Place:Baden, Aargau, Switzerland


Alt namesAd Aquas Helvetiassource: Orbis Latinus (1971) p 24
Aquae Helveticaesource: Canby, Historic Places (1984) I, 70; Orbis Latinus (1971) p 24
Aquae Verbigenaesource: Orbis Latinus (1971) p 24
Badasource: Orbis Latinus (1971) p 24
Badenasource: Orbis Latinus (1971) p 24
Badeniasource: Orbis Latinus (1971) p 24
Balnea naturaliasource: Orbis Latinus (1971) p 24
Balneae naturalessource: Orbis Latinus (1971) p 24
Castellum Aquarumsource: Orbis Latinus (1971) p 24
Padaesource: Orbis Latinus (1971) p 24
Thermae Helveticaesource: Orbis Latinus (1971) p 24
Thermopolissource: Orbis Latinus (1971) p 24
Vicus Thermarumsource: Orbis Latinus (1971) p 24
TypeInhabited place
Coordinates47.467°N 8.317°E
Located inAargau, Switzerland
source: Getty Thesaurus of Geographic Names
source: Family History Library Catalog

the text in this section is copied from an article in Wikipedia

Baden is a municipality in the Swiss canton of Aargau, on the west bank of the river Limmat, located in the Limmat Valley (German: Limmattal), northwest of Zürich. It is the seat of the district of Baden. The name refers to the mineral hot springs, which were known at least as far back as the Roman era.

Its population in 2010 was over 18,000.


the text in this section is copied from an article in Wikipedia

Baden was known to the Romans as Aquae Helveticae. In 1040 the town is first mentioned as Baden.[1]

Aquae Helveticae was mentioned by Roman historian Tacitus. At that time it was a Roman Vicus to the north of the Baden gorge on the Haselfeld. On the left bank of the Limmat bend there was a pool complex, which was fed by the water from a system of springs. The Vicus was founded to support the establishment of the legionary camp at Vindonissa. Both the spa quarter and the residential and commercial district grew to a respectable size in the first half of the first Century AD. The town suffered a setback in 69 AD as members of the XXI Legion burned the wooden buildings of the vicus during the Year of the Four Emperors. The town was rebuilt in stone. When the legion camp at Vindonissa closed in 101 AD, the town shrank again slightly. Although the prosperity of the local spas diminished, the town survived on trade. The pottery workshop of Reginus and the bronze works of Gemellianus flourished in the second half of the 2nd Century. The multiple Alemanni invasions in the different ideas about the middle of the 3rd Century brought an end to settlement at Haselfeld. However, the construction of a fortification to protect the pools, along with a large number of coins from the 4th century which are stamped with references to the hot springs show that the spa area remained settled in late antiquity and was frequented.[1]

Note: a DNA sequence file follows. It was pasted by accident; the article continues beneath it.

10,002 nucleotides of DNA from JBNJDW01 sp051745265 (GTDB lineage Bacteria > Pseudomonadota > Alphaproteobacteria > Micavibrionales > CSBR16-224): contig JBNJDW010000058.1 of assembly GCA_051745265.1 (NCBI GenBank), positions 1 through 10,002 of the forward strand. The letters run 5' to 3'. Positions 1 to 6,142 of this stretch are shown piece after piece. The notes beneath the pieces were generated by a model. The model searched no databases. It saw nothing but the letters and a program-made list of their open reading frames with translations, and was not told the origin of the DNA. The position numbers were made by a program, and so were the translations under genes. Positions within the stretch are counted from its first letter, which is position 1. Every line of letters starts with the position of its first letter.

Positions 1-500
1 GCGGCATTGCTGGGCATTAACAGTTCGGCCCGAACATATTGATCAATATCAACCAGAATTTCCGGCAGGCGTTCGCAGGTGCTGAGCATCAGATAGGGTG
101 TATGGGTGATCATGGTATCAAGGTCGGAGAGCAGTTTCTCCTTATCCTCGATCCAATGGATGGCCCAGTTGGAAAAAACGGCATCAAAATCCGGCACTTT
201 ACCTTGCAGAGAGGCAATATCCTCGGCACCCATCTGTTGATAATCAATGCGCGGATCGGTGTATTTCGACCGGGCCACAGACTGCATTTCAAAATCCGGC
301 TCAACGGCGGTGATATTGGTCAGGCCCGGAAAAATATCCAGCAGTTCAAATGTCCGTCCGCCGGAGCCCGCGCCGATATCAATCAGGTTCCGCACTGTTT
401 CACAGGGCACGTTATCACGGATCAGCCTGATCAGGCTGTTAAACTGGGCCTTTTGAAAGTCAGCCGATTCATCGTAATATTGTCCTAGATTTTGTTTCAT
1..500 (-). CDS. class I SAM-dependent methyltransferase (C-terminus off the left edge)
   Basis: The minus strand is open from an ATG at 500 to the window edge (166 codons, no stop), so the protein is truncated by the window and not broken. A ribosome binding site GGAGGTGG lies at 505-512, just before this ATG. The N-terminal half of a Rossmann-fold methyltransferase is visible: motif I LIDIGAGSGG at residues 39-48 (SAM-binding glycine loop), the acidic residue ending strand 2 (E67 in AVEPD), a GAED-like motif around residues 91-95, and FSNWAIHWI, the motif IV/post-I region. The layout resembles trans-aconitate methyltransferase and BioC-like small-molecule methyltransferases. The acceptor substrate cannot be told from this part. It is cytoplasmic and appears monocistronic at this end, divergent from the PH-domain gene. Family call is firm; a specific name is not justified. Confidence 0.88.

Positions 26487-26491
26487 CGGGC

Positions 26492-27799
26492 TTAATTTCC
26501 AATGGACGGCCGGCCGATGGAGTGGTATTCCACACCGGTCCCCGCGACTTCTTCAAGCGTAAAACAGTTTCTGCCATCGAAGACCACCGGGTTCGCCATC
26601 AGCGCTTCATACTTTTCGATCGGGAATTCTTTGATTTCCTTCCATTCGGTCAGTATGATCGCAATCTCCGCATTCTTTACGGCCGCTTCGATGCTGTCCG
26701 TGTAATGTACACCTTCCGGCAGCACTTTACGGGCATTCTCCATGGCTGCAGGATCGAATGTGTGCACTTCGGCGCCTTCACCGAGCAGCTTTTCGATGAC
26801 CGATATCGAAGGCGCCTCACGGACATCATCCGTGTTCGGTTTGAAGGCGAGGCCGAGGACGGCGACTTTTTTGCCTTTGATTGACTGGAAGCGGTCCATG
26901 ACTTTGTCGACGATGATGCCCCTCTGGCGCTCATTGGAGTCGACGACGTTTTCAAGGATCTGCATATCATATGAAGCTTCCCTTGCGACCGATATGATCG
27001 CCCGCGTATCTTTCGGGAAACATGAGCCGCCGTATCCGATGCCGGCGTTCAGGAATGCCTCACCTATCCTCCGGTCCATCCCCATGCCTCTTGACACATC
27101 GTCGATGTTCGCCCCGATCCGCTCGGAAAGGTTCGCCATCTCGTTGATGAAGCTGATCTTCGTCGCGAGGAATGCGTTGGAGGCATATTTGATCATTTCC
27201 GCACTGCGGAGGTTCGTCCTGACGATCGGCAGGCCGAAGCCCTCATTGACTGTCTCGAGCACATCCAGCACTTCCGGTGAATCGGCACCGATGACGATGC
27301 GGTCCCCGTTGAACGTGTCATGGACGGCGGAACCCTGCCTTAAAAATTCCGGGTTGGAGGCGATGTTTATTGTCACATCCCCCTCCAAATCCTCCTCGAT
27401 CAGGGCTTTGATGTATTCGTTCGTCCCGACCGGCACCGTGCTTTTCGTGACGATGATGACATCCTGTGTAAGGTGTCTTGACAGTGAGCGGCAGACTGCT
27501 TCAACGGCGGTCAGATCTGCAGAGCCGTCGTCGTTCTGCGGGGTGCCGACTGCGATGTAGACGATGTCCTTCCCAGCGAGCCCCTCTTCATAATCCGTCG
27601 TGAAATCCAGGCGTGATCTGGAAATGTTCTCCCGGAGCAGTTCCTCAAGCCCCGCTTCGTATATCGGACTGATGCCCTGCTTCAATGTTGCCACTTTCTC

The main axis of the Vicus was the street which came from Vindonissa. On both sides of this road, which ran parallel to the edge of the steep slope, there were residential and commercial buildings. The road was flanked by porticos, behind which were the retail stores. Behind the commercial buildings were the living quarters, adjoining farms, work spaces and outbuildings. In the center of the settlement were some villa-like buildings. Modernly, the remains of three thermal bathing pools have been discovered.[1]

Stein Castle, formerly a stronghold of the Habsburgs, was destroyed in 1415 and again in 1712. In 1415, Baden (along with Aargau) was conquered by the Eight Swiss Confederates, whose bailiff inhabited the other castle, on the right bank of the Limmat, which defends the ancient bridge across the river. As the conquest of the Aargau was the first made by the Confederates, their delegates (or the federal diet) naturally met at Baden, from 1426 to about 1712, to settle matters relating to these subject lands, so that during that period Baden was effectively the capital of Switzerland. The diet sat in the beautifully carved diet hall in the town-hall or Rathaus, which can be visited. In 1714 the Treaty of Baden was signed, which put to an end to the war between France and the Holy Roman Empire, and thus completed the treaty of Utrecht (1713). Baden was the capital of the canton of Baden, from 1798 until 1803, when the canton of Aargau was created.

Having attained popularity as a Spa and 'Kur-Ort' (Cure resort) during the 15th and 16th centuries, Baden remained popular and was later frequented by an array of prominent people including Johann Wolfgang Goethe, Friedrich Nietzsche, Thomas Mann, and Hermann Hesse, who was to become a particular devotee, visiting the town annually over a period of almost 30 years.

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